The Fixed Partitions scheme divides the available memory into fixed-size partitions, thus allowing multiple and simultaneous allocations of programs. These memory partitions are defined on the computer system startup and aren’t modified unless it reboots. The memory manager, in this case, adopts a partition memory table to track the memory and determine on which partition a specific program should be allocated.

The Dynamic Partitions scheme divides the computer memory into dynamically specified partitions, avoiding memory-wasting scenarios. A partition memory table is also required here. However, this scheme enables the memory manager to modify the memory table lines (partitions) during the execution of a computer system.

Memory management schemes with partitions demand a strategy to allocate programs. Let’s see two of them:

  • First Fit Allocation: The memory manager allocates a program on the first found partition with sufficient memory
  • Best Fit Allocation: The memory manager finds the best partition to allocate a program. The best fit refers to allocating a program in the smallest free partition possible (fixed partitions) or maintaining the maximum free memory in a contiguous partition (dynamic partitions)

All the schemes used in early systems, however, have a common problem: they store the entire program in the main memory and can’t execute a program bigger than the available physical memory. This problem boosted the development of new memory management schemes based on virtual memory.

4.2. Memory Management Schemes Based on Virtual Memory

The virtual memory allowed on-demand allocation of program pieces into non-contiguous portions of memory. Consequently, new management schemes emerged, as presented next.

The Paged Memory scheme allows the separation of programs into equal size pieces, called program pages. Similarly, this scheme divides the main memory into multiple page frames to allocate program pages. Thus, before allocating a program, the memory manager defines how many pages compose a program and which page frames to use on its allocation. The paged memory allocates the entire program at once, but now it isn’t necessary to employ contiguous memory spaces to do it. Furthermore, the memory manager tracks the occupied page frames employing tables of program pages, page mapping, and memory mapping.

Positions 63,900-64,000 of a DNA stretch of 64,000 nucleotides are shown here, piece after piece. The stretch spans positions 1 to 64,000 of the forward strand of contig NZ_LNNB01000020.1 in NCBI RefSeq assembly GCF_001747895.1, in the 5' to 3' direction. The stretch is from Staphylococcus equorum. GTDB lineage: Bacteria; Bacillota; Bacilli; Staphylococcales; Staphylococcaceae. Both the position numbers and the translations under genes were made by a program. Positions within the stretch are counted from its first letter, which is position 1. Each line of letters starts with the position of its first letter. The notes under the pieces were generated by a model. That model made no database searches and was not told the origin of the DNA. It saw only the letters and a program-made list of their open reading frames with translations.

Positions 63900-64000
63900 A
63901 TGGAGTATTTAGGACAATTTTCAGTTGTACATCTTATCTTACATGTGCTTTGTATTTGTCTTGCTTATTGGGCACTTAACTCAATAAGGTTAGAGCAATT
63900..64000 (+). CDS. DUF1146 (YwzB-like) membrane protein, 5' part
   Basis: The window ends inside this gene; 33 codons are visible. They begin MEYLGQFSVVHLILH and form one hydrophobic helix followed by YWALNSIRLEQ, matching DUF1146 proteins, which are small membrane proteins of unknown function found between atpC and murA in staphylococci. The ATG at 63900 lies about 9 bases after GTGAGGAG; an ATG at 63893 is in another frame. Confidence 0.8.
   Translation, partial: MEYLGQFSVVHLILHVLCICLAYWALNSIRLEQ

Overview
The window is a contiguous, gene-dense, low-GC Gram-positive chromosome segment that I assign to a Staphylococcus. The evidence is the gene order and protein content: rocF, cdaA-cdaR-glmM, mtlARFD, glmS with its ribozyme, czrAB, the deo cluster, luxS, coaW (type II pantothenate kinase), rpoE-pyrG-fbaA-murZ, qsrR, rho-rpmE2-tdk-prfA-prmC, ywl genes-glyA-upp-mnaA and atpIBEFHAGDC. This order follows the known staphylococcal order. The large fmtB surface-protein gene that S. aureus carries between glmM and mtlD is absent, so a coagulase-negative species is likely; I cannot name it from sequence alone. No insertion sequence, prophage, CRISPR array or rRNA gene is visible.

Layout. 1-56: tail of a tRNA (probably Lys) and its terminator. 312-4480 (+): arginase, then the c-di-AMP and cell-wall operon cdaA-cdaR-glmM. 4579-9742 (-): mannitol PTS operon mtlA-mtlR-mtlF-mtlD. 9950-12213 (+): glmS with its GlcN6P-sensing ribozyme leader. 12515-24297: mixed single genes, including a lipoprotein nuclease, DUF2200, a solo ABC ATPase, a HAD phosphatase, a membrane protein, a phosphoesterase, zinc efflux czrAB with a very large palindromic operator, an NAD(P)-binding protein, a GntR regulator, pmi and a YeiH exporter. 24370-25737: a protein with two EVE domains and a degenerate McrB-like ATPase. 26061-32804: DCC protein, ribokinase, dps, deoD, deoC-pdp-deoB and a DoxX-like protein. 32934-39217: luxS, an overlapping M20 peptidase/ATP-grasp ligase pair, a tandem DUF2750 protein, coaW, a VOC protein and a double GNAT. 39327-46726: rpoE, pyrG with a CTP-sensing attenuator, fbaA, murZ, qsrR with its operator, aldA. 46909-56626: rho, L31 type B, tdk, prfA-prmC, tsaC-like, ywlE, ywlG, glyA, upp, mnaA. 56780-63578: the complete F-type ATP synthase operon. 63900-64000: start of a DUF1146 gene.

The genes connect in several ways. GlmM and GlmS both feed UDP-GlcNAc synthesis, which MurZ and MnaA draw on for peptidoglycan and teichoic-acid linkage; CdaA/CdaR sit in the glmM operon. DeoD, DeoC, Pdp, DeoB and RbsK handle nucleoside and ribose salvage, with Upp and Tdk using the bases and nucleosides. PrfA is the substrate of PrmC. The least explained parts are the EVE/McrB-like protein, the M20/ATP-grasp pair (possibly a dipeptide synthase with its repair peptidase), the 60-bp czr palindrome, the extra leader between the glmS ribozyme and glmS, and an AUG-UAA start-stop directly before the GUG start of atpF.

The Demand Paging scheme generally operates as paged memory. However, the memory manager can now allocate pages of a program on-demand. It means that the demand paging removed the requirement of keeping the entire program in memory simultaneously. This on-demand allocation expanded the page map table, which now contains status flags of pages’ allocation, modification, and recent use.

The Segmented Memory scheme inherits most of the operational characteristics of demand paging. In this scenario, however, the program is divided into multiple segments with heterogeneous sizes representing the logical structures of a program. Thus, instead of using a page map table, the memory manager controls the allocation and deallocation of a program’s segments using a segment map table.

The Segment Demand Paged Memory scheme merges the demand paging with segmented memory. In practice, it represents that the memory manager divides segments into pages of equal size. So, the memory manager benefits from the logical segmentation of a program and the simplified management of equal-sized pages.

Finally, schemes that on-demand allocates programs frequently replace pages/segments in memory, requiring the adoption of replacement policies.

5. Conclusion

In this article, we studied memory management in computer systems. First, we investigated concepts regarding the memory manager. Then, we analyzed how the memory is mapped to the physical memory in both early and modern systems. Finally, we outlined several memory management schemes, from the simpler to the most complex ones.

The choice of a specific memory mapping strategy or memory management scheme can direct impact, for example, the performance of processing units (that can expend more time waiting for memory operations) and the efficiency of using the memory itself (increasing or reducing the memory wasting). Thus, we can conclude that well-designed memory management is a critical requirement for modern computers.